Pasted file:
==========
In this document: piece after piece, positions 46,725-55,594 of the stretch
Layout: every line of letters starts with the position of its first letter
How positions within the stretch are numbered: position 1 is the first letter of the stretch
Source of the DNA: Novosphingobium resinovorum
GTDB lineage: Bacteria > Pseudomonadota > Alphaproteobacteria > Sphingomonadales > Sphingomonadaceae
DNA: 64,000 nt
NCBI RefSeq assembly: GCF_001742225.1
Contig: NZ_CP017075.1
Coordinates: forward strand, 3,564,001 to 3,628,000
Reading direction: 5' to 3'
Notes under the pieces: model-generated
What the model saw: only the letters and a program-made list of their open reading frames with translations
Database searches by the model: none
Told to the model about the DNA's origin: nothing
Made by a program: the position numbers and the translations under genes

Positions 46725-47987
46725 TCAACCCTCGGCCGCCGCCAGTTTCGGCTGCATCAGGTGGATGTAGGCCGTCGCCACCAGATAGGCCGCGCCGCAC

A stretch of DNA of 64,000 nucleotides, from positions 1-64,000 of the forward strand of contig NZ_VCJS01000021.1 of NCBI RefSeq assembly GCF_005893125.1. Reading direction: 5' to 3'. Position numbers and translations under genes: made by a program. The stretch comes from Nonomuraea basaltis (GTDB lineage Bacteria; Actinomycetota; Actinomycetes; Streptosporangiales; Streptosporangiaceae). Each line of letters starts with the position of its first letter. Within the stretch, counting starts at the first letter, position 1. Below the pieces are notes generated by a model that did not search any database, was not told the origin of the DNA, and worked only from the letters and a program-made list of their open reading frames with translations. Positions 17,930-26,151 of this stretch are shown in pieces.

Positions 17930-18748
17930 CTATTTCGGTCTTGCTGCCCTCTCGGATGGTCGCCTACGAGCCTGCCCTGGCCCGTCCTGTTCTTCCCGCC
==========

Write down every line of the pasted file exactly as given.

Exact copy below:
In this document: piece after piece, positions 46,725-55,594 of the stretch
Layout: every line of letters starts with the position of its first letter
How positions within the stretch are numbered: position 1 is the first letter of the stretch
Source of the DNA: Novosphingobium resinovorum
GTDB lineage: Bacteria > Pseudomonadota > Alphaproteobacteria > Sphingomonadales > Sphingomonadaceae
DNA: 64,000 nt
NCBI RefSeq assembly: GCF_001742225.1
Contig: NZ_CP017075.1
Coordinates: forward strand, 3,564,001 to 3,628,000
Reading direction: 5' to 3'
Notes under the pieces: model-generated
What the model saw: only the letters and a program-made list of their open reading frames with translations
Database searches by the model: none
Told to the model about the DNA's origin: nothing
Made by a program: the position numbers and the translations under genes

Positions 46725-47987
46725 TCAACCCTCGGCCGCCGCCAGTTTCGGCTGCATCAGGTGGATGTAGGCCGTCGCCACCAGATAGGCCGCGCCGCAC

A stretch of DNA of 64,000 nucleotides, from positions 1-64,000 of the forward strand of contig NZ_VCJS01000021.1 of NCBI RefSeq assembly GCF_005893125.1. Reading direction: 5' to 3'. Position numbers and translations under genes: made by a program. The stretch comes from Nonomuraea basaltis (GTDB lineage Bacteria; Actinomycetota; Actinomycetes; Streptosporangiales; Streptosporangiaceae). Each line of letters starts with the position of its first letter. Within the stretch, counting starts at the first letter, position 1. Below the pieces are notes generated by a model that did not search any database, was not told the origin of the DNA, and worked only from the letters and a program-made list of their open reading frames with translations. Positions 17,930-26,151 of this stretch are shown in pieces.

Positions 17930-18748
17930 CTATTTCGGTCTTGCTGCCCTCTCGGATGGTCGCCTACGAGCCTGCCCTGGCCCGTCCTGTTCTTCCCGCC